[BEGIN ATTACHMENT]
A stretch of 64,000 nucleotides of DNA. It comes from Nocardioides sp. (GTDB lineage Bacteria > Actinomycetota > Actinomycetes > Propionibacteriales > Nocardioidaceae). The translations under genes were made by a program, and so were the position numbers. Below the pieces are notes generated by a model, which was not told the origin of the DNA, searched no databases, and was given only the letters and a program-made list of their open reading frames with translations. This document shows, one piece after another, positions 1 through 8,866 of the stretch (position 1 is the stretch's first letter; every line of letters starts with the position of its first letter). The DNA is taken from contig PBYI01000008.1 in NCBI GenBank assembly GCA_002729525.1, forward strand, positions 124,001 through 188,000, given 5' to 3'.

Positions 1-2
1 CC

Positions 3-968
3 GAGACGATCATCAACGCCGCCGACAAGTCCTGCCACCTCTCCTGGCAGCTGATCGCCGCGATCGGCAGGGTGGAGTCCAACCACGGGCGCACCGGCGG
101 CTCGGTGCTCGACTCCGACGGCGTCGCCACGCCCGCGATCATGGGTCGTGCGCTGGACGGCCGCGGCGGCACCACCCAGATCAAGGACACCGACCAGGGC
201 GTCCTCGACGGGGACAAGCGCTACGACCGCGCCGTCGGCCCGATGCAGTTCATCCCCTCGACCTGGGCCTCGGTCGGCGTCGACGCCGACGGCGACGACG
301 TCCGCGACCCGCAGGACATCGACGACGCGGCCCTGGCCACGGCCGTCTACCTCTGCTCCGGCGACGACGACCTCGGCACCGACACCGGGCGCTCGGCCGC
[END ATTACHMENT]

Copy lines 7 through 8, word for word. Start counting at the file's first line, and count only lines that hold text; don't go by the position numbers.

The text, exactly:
201 GTCCTCGACGGGGACAAGCGCTACGACCGCGCCGTCGGCCCGATGCAGTTCATCCCCTCGACCTGGGCCTCGGTCGGCGTCGACGCCGACGGCGACGACG
301 TCCGCGACCCGCAGGACATCGACGACGCGGCCCTGGCCACGGCCGTCTACCTCTGCTCCGGCGACGACGACCTCGGCACCGACACCGGGCGCTCGGCCGC